tekkene, tek-k-en-e, afries., F.: Vw.: s. thek-k-en-e

têkna, tê-k-n-a, afries., sw. V. (2): Vw.: s. tê-k-n-ia

têknia 1, têkena, têkna, tê-k-n-ia, tê-k-en-a, tê-k-n-a, afries., sw. V. (2): nhd. „zeichnen“, mit Zeichen versehen, siegeln, aufzeichnen; ne. sign (V.), seal (V.);

Wise Frya! When she had seen her children reach the seventh generation, she summoned them all to Flyland, and there gave them her Tex, saying, “Let this be your guide, and it can never go ill with you.”

Exalted Frya! When she had thus spoken the earth shook like the sea of Wr-alda. The ground of Flyland sank beneath her feet, the air was dimmed by tears, and when they looked for their mother she was already risen to her watching star; then at length thunder burst from the clouds, and the lightning wrote upon the firmament “Watch!”

Edited by The Puzzler
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Being curious, I checked what word is used in the OLB for English translation 'teach' and it is 'learn'.

Macht ik thêr hwat to dvande, thà skol-ik skrywa, aend alsa fêlo êrsêma toghatera vmbe to lêrane,

If I might add more, I would recommend that all the respectable girls in the towns should be taught

Baern mot maen lêre,

You must teach the children

The usual sense of Old English tæcan was "show, declare, warn, persuade" (compare German zeigen "to show," from the same root); while the Old English word for "to teach, instruct, guide" was more commonly læran, source of modern learn and lore.

So, in Frisian and OLB Fryan we have the word tex and its variants = a token, a sign, to show, proof whereas the term for teach/teacan is the more commonly used 'learan' learn, showing that word TEX is rooted in the forms of token, rather than teach, in the OLB at least.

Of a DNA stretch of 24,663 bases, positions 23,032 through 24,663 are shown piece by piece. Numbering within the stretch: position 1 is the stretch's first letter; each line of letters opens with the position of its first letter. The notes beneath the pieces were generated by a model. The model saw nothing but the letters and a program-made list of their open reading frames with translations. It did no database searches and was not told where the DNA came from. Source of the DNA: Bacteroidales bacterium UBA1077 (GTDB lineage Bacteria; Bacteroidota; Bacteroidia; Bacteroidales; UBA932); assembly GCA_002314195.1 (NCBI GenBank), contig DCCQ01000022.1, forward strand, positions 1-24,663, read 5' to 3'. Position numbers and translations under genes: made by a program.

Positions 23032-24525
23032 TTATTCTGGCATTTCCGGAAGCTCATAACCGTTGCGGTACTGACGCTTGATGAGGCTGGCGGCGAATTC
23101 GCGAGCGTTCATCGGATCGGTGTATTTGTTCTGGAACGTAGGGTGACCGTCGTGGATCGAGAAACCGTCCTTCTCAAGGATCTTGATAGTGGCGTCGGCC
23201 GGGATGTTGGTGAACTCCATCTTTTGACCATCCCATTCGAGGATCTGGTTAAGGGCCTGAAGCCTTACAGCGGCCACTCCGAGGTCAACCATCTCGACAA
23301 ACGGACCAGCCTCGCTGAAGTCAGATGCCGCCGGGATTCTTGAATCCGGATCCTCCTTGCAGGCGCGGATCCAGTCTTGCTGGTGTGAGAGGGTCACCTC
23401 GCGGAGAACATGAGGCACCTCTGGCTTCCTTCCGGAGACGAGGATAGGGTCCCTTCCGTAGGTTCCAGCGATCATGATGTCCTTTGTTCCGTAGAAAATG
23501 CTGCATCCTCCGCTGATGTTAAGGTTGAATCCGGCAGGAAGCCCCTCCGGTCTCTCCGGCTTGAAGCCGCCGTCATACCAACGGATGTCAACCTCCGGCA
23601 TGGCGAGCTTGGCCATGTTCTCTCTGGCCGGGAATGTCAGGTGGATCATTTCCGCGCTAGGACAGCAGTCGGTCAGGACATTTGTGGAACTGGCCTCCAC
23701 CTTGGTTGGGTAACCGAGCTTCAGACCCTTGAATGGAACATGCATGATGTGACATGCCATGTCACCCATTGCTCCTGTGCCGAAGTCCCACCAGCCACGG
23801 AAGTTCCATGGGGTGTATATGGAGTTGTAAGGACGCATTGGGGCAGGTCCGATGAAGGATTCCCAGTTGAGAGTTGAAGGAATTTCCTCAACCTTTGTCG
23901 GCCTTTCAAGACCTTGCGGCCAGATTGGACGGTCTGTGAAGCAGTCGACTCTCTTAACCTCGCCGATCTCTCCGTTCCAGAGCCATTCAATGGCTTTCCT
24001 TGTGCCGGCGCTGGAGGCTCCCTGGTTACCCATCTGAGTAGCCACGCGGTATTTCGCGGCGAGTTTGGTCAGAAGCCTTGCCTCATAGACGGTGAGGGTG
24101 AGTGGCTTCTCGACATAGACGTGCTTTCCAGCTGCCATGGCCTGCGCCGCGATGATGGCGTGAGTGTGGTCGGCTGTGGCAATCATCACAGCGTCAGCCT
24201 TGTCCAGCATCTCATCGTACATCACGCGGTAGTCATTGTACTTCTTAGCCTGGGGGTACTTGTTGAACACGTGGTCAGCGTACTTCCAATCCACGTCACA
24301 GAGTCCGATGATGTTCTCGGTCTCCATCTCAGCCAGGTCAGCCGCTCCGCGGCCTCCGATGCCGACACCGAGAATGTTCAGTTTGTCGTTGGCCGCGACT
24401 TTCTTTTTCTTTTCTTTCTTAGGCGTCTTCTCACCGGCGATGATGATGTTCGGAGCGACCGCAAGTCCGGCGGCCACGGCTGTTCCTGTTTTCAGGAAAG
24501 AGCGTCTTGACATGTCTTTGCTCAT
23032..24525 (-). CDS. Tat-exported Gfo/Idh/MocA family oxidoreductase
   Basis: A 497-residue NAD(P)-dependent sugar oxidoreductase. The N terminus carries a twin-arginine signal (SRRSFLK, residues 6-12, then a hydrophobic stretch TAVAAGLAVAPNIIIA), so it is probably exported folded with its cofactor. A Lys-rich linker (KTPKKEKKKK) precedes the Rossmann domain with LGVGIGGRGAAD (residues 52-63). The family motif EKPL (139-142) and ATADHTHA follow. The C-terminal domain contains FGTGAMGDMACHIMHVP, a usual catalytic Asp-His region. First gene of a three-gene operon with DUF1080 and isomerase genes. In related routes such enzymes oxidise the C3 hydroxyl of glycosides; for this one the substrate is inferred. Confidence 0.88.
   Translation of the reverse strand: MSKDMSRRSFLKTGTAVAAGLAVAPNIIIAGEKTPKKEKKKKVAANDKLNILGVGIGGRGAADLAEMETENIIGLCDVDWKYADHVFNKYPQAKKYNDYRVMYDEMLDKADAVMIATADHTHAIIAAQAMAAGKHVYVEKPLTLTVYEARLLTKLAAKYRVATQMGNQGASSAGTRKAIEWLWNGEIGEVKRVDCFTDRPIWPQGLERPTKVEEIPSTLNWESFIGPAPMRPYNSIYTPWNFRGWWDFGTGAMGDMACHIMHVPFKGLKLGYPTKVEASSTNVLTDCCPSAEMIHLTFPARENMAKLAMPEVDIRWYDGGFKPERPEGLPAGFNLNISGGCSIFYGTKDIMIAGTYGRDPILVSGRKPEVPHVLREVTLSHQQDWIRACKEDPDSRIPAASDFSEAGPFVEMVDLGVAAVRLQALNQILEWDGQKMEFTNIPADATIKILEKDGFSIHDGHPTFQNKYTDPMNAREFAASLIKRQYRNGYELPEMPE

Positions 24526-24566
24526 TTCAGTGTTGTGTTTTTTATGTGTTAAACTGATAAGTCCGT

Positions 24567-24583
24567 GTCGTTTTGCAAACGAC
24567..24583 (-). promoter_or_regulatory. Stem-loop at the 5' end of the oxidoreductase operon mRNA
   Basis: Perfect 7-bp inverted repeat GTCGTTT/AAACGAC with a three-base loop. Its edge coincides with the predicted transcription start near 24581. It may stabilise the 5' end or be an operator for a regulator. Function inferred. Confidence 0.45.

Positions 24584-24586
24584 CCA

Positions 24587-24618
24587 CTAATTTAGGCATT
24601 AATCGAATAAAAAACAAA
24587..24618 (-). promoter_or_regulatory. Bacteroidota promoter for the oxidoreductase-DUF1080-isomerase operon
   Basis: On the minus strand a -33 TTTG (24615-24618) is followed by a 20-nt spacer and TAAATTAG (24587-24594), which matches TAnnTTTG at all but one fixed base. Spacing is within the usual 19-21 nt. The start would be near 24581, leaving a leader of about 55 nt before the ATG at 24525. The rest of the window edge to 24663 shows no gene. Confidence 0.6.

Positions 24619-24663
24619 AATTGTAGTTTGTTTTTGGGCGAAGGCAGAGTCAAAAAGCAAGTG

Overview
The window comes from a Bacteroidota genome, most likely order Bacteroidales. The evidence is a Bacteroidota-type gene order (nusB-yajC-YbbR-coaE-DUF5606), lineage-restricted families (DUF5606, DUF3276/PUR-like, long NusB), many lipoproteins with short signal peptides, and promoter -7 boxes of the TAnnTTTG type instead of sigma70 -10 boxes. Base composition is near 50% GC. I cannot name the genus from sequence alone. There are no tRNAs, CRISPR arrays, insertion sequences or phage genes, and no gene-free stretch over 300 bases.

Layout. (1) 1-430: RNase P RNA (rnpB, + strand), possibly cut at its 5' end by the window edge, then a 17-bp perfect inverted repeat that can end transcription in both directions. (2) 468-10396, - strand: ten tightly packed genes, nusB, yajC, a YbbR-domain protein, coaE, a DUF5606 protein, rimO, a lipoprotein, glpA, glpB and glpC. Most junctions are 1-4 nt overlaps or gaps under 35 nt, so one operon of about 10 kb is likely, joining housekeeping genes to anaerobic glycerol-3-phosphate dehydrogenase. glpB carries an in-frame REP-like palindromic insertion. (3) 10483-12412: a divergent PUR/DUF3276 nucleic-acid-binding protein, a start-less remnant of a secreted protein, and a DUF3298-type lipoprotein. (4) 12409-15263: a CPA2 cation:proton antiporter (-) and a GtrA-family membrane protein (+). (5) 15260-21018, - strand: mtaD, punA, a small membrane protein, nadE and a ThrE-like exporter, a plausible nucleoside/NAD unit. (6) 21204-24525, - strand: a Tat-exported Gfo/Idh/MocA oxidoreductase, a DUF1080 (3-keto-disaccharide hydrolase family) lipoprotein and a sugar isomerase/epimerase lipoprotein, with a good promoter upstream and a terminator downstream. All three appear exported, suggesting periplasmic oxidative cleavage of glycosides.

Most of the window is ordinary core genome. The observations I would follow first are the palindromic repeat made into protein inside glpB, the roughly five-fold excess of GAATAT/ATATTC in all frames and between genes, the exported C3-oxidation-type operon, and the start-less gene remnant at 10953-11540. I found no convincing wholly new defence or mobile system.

Edited by The Puzzler
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Both in Greece and in India, important places (region, city) have names that are similar to OLB's TEXLAND (or current Dutch Texel, pronounced "Tessel"):

Greece: Thessaly

Northern India: Taxila

"By some accounts, Taxila was considered to be amongst the earliest universities in the world."

The official etymologies are questionable, imo.

Edited by Othar Winis
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It was the homeland of the FINDA, not the Fins.

I know why you make that mistake, and it is because you read about the OLB, but most certainly not in its original language.

People read online English translations, and we have been posting about all those errors in those translations for 4+ years now.

Please read the link in my former post where I answered you. In that link you will see quotes from the OLB you will not find on other websites.

And wasn't there a Robert Scrutton something, who claimed Altantis was in the North Sea, and that it was the homeland of different races. And all based on his version of the OLB.

He never read it.

==

At the beginning of the Oera Linda book we are told the creation account of the three races from the same region.

Please give a quote from the OLB.

+++

EDIT:

Another old post:

http://www.unexplain...85#entry4963887

Read that please, and then tell me - based on whatever logic - Aldland could have been in the North Sea.

.

I'm not Dutch so i can only rely on the standard (1876?) English translation, but i thought it was common knowledge the OLB places Atland/Aldland in northern europe?

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I'm not Dutch so i can only rely on the standard (1876?) English translation, but i thought it was common knowledge the OLB places Atland/Aldland in northern europe?

Its not in Dutch, its in Frisian and since English is not that far from it, its not as hard to read as you might think.

Use this for English next to Frisian/Fryan transliterated text to compare words http://oeralinda.angelfire.com/

Heres scans of an original http://www.rodinbook.nl/olbscans.html

Heres a good Frisian dictionary that's handy too http://www.koeblergerhard.de/afrieswbhinw.html

No, it doesn't place it in Northern Europe specifically.